Headaches & Migraines Dramatically Reduced by Acupuncture
Headaches are an increasingly popular reason to seek acupuncture treatment – with good reason. Acupuncture is very effective at treating all types of headaches. The article below is from acufinder.com and provides a good explanation of how Chinese Medicine can help along with some impressive research to back it up.
Are you plagued by chronic headaches?
More than 45 million Americans (one in six) suffer from chronic headaches, 20 million of whom are women. Scientific research shows that acupuncture can be more effective than medication in reducing the severity and frequency of chronic headaches.
The pain that headache and migraine sufferers endure can impact every aspect of their lives. A widely accepted form of treatment for headaches, acupuncture can offer powerful relief without the side effects that prescription and over-the-counter drugs can cause.
Headaches and migraines, as well as their underlying causes have been treated successfully with acupuncture and Oriental medicine for thousands of years. Acupuncture and Oriental medicine can be used alone in the management and treatment of headaches, or as part of a comprehensive treatment program.
Oriental Medicine does not recognize migraines and chronic headaches as one particular syndrome. Instead, it aims to treat the specific symptoms that are unique to each individual using a variety of of techniques such as acupuncture, tui-na massage, and energetic exercises to restore imbalances found in the body. Therefore, your diagnosis and treatment will depend on a number of variables including:
*Is the headache behind your eyes and temples, or is it located more on the top of your head?
*When do your headaches occur (i.e. night, morning, after eating)?
*Do you find that a cold compress or a darkened room can alleviate some of the pain?
*Is the pain dull and throbbing, or sharp and piercing?
Your answers to these questions will help your practitioner create a treatment plan specifically for you. The basic foundation for Oriental medicine is that there is a life energy flowing through the body which is termed Qi (pronounced chee). This energy flows through the body on channels known as meridians that connect all of our major organs. According to Oriental medical theory, illness or pain arises when the cyclical flow of Qi in the meridians becomes unbalanced. Acupuncture stimulates specific points located on or near the surface of the skin to alter various biochemical and physiological conditions that cause aches and pains or illness.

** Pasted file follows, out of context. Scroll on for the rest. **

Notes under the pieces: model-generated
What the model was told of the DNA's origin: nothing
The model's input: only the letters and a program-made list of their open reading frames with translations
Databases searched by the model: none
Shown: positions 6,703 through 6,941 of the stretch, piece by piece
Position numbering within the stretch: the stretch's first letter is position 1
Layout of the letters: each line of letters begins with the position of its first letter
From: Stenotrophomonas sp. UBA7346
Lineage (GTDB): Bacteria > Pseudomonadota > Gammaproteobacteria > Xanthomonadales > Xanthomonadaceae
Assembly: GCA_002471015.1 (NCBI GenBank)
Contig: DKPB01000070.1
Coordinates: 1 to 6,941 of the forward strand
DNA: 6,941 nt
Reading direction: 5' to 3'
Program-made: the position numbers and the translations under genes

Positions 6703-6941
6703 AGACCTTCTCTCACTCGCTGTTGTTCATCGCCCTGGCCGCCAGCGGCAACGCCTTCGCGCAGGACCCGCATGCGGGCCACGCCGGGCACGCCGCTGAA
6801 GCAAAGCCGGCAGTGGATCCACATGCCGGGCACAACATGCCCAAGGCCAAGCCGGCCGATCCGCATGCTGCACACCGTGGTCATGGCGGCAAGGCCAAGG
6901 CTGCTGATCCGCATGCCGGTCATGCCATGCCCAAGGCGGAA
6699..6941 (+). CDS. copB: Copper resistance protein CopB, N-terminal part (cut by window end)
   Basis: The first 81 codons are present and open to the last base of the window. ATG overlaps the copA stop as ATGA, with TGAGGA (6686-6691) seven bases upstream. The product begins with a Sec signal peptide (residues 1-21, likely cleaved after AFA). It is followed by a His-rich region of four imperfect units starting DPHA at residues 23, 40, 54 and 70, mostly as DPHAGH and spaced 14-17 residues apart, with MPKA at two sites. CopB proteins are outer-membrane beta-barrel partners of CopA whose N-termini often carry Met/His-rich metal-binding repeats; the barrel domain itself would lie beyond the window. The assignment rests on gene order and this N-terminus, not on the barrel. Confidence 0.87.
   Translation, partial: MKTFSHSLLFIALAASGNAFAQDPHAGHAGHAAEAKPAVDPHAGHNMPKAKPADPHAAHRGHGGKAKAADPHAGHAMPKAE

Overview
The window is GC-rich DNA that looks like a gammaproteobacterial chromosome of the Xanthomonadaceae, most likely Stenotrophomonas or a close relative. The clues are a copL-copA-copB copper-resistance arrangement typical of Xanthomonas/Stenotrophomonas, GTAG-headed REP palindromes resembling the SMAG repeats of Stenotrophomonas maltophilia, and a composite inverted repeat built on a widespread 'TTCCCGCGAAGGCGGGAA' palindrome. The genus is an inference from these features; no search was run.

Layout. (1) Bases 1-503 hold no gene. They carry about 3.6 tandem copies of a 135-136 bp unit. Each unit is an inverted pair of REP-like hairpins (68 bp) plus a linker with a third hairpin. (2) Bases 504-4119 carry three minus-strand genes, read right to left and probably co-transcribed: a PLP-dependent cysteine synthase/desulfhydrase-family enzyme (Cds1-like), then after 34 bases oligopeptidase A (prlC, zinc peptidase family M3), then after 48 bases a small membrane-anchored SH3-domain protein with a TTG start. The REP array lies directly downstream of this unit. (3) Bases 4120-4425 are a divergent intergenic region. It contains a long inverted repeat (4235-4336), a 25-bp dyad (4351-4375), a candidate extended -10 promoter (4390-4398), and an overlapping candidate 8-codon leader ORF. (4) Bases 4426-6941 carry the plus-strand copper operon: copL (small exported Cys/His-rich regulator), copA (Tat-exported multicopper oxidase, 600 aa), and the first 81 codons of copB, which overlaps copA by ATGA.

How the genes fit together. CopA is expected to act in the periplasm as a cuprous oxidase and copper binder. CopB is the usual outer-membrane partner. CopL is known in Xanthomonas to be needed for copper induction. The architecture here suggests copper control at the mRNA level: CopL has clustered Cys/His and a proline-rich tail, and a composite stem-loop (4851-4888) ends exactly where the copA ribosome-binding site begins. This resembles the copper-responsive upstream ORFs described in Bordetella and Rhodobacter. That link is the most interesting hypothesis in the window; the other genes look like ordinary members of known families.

The length, number and frequency of treatments will vary. Typical treatments last from five to 30 minutes, with the patient being treated one or two times a week. Some headaches, migraines and related symptoms are relieved after the first treatment, while more severe or chronic ailments often require multiple treatments.
Headaches Dramatically Reduced by Acupuncture
Since the early seventies, studies around the globe have suggested that acupuncture is an effective treatment for migraines and headaches. Researchers at Duke University Medical Center analyzed the results of more than 30 studies on acupuncture as a pain reliever for a variety of ailments, including chronic headaches. They found that acupuncture decreases pain with fewer side effects and can be less expensive than medication. Researchers found that using acupuncture as an alternative for pain relief also reduced the need for post-operative pain medications.
In a study published in the November 1999 issue of Cephalalgia, scientists evaluated the effectiveness of acupuncture in the treatment of migraines and recurrent headaches by systematically reviewing 22 randomized controlled trials. A total of 1,042 patients were examined. It was found that headache and migraine sufferers experienced significantly more relief from acupuncture than patients who were administered “sham” acupuncture.
A clinical observation, published in a 2002 edition of the Journal of Traditional Chinese Medicine, studied 50 patients presenting with various types of headaches who were treated with scalp acupuncture. The results of this study showed that 98 percent of patients treated with scalp acupuncture experienced no headaches or only occasional, mild headaches in the six months following care.
In a case study, published in the June 2003 Issue of Medical Acupuncture, doctors found that acupuncture resulted in the resolution or reduction in the frequency and severity of cluster headaches, and a decrease or discontinuation of pain medications. It was concluded that acupuncture can be used to provide sustained relief from cluster headaches and to stimulate the body’s natural production of adrenal cortisol to aid in discontinuing corticosteroids.
According to the July 2005 issue of the British Medical Journal, a randomized controlled trial in Germany found that acupuncture cut tension headache rates almost in half. Researchers divided 270 patients who reported similarly severe tension headaches into three groups for the study. Over the project’s eight-week period, one group received traditional acupuncture, one received only minimal acupuncture, and the third group received neither treatment. Those receiving the traditional acupuncture reported headache rates of nearly half that of those who received no treatments, suffering 7 fewer days of headaches. The minimal acupuncture group suffered 6.6 fewer days, and the non-acupuncture group suffered 1.5 fewer days. The improvements continued for months after the treatments were concluded, rising slightly as time went on.